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Smith V. State Supreme Court Ruling

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Smith v. State Supreme Court Ruling

Barbara Sigler

American Intercontinental University


In Smith v. State, the defendant appealed his conviction of burglary on the premise of the State of California violated his Fourth Amendment Rights by illegally arresting and searching his home. The Supreme Court has overruled the conviction on this case because there is evidence that in fact the State of California violated Mr. Smith's rights by illegally entering his home.

Smith v. State, 2014

Facts of the Case:

James Smith was arrested for burglarizing a neighbor's apartment. The neighbor, a friend of Mr. Smith forced his way into his friend's apartment and observed the stolen property. The neighbor notified the police, whereby the police officers entered Mr. Smith's apartment and arrested him based on the information given by the neighbors. The police officers decided to enter the premises prior to obtaining a search warrant because they felt they would lose the evidence in the home if they waited for a warrant.


Did the State of California violate Mr. James Smith's Fourth Amendment Rights?


No, the State of California did not violate the defendant's right by entering his home and arresting him for burglary.

Majority Reasoning:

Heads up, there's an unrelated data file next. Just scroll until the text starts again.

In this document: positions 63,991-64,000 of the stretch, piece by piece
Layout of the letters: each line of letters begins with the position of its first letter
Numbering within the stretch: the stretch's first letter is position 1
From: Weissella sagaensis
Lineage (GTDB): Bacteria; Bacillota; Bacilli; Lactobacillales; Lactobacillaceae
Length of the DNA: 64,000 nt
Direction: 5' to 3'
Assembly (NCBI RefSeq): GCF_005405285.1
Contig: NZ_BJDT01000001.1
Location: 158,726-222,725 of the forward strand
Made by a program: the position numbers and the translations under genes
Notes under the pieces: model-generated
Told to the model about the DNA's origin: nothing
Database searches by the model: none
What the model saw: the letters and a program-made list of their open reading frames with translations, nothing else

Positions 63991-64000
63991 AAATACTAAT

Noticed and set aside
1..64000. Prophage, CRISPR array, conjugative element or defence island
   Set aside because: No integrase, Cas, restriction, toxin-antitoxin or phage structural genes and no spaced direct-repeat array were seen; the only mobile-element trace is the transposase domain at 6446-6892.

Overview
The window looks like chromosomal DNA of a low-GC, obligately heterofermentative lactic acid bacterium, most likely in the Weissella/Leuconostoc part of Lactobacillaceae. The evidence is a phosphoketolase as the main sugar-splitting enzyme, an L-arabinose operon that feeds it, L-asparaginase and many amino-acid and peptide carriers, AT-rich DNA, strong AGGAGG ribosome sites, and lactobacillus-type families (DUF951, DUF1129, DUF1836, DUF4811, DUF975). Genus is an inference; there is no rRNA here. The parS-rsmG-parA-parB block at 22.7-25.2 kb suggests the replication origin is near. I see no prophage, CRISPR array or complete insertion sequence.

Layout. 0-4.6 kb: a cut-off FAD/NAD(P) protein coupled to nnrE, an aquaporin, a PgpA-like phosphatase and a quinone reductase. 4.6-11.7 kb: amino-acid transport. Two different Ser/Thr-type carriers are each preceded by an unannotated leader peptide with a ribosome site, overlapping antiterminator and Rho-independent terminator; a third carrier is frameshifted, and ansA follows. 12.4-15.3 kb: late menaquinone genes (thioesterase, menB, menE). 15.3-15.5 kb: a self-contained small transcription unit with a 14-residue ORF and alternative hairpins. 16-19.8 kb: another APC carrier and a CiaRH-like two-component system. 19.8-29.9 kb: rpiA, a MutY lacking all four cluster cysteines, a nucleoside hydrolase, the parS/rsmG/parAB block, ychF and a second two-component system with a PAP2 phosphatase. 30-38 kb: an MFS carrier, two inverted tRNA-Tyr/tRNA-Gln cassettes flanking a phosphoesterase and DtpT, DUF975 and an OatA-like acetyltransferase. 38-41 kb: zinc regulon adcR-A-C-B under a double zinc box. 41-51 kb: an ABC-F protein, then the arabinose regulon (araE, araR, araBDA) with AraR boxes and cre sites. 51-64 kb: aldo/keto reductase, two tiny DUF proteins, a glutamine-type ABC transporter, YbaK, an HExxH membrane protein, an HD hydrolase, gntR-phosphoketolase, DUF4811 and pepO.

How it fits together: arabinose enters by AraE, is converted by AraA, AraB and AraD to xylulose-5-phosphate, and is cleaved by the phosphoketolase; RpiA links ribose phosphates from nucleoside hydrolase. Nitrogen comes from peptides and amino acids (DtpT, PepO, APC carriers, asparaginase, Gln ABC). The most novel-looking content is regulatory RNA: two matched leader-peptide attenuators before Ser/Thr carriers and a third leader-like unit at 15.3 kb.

The Fourth Amendment provides protection of personal privacy for all citizens. It also protects a citizen from unreasonable government intrusion into their homes or businesses.

The Fourth Amendment protects law enforcement officer's physical apprehension or seizure of a person. Police search of items or places when a person has a legitimate expectation of privacy such as his person, clothing, vehicle, home or apartment or place of business to name a few.

The Amendment provides protection to individuals during searches and prevents illegally seized items from being used as evidence in a criminal case. The Fourth Amendment provides protection under certain circumstances such as, a police officer enters a business, an individual is arrested, and a police officer confiscates an individual's vehicle or personal property for evidence in a crime. However, a police officer may not search or seize an individual's property unless these circumstances exist: a valid search warrant, a valid arrest warrant, or a belief that rises to probable cause that an individual has committed a crime ( "Search and Seizure" and the Fourth Amendment, n.d.).

In this particular case, the officers were notified of the possibility of stolen property at Mr. Smith's apartment. The officers acted on a tip from the owner of the stolen property. Once they arrived at Mr. Smith's apartment, they observed the property and proceeded to arrest Mr. Smith. The officers acted on the strong belief that Mr. Smith was in possession of stolen property.





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